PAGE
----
Later in that same evening, with the girls soccer team playing at home under the lights to a draw against Westminster, I saw another throng of our parents cheering on their children, only this time their voices were drowned out by the cheers of our own students in the stands. We have a spirited school to be sure, and I look forward to supporting another team this week—our thespians—in their production of The Importance of Being Earnest.

head 12

The Power of Memoir

Raising her African American daughter as a single mother in an all white town in Texas was the topic of Debra Monroe’s captivating talk as the second author in this year’s Writers’ Workshop Series. Monroe, who came to Williston at the invitation of professor Maddie Blaise of the University of Massachusetts and author Elinor Lipman, immediately set the tone for the talk that followed by telling the audience that she expected them to laugh at her stories. Without need of that encouragement, the audience responded to both her readings from On the Outskirts of Normal and her spontaneous asides. But beneath the humor lay a deeply moving and provocative story as Ms. Monroe was at the vanguard of inter-racial single parent adoption in this country. 

Once again, Williston students spent dedicated time following the public portion of the evening in the Writer’s Workshop, and by all accounts, Ms. Monroe demonstrated her prowess in that setting as a professor accustomed to working with young people on the craft of writing.  Particularly exciting, and a testimony to the level of interest our trustees have in the school, a number of members of the board were in attendance at Ms. Monroe’s reading as well as the dinner that preceded it.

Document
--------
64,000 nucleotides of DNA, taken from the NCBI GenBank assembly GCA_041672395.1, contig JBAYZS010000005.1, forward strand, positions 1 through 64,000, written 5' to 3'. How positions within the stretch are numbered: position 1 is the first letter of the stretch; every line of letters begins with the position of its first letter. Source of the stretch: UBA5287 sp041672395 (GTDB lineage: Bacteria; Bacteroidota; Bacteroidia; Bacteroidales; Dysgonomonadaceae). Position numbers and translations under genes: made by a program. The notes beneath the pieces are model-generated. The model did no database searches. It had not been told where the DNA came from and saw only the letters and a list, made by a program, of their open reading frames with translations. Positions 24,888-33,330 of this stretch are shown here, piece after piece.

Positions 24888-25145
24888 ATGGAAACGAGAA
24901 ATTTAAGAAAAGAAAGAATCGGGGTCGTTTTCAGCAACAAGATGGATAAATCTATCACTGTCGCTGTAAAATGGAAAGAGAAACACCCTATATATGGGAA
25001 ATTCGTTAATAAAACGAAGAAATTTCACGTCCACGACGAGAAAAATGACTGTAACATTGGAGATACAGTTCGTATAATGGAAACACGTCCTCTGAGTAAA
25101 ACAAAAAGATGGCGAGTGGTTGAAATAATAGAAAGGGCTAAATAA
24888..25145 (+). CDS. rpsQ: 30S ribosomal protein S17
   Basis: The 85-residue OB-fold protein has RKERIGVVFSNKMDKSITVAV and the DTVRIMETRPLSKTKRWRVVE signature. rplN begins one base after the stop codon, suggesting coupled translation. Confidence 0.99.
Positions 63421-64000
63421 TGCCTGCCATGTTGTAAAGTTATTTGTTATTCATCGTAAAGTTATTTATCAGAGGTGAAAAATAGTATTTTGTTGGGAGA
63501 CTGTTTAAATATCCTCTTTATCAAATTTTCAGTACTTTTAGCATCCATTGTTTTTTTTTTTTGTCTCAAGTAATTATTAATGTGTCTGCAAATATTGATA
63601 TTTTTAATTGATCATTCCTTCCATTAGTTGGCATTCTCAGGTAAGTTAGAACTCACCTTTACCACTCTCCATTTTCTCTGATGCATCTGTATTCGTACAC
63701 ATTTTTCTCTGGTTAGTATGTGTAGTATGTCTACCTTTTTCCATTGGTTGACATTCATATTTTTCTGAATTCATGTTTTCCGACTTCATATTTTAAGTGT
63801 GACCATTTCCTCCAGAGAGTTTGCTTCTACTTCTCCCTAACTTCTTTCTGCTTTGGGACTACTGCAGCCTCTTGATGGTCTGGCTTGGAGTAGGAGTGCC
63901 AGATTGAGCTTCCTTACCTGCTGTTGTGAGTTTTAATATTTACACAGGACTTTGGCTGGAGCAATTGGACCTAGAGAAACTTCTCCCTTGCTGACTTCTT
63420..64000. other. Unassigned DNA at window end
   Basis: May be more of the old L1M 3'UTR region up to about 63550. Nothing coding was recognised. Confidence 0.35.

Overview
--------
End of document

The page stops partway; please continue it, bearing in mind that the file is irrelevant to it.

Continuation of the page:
head 11

Harmonic Convergence

What happens when a group of faculty members attends dinner with the board of trustees? Well, in the case of our recent board of trustees’ weekend here at Williston, a convivial dinner on Friday evening ended with a presentation by faculty member Ben Demerath about the two weeks he spent in Ghana last summer through the auspices of the Williston+ Program. For those who know Mr. Demerath as our music director and the driving force of our students’ singing at Fenway Park, you might not know of his academic interest in ethnomusicology and how music can provide an ideal means for globalizing our students’ educations.

Always an inspirational teacher, Mr. Demerath tested his prowess by asking members of the board to participate in a performance on the instruments with which he returned this summer. While one intrepid volunteer played the axatse (a-HAT-say), a shaker made from a gourd covered with beads, another accompanied on the gatingo, a two-toned iron bell. Fittingly, Mr. Demerath played the lead drum, the boba, remarkable not just for its sound but also for its intricate carvings and craftsmanship. Finally, I was on the kagan, which is the highest-pitched of the drums we now have in our collection. In all, Williston owns three of each type of drum, including the kagan, the kidi (a mid-sized drum), and the sogo (the lower pitched drum). We also have five of the bells and eight of the gourd shakers.

It should be fascinating to hear what Mr. Demerath accomplishes this year with his students—it will no doubt top the efforts of the impromptu adult group!

head 10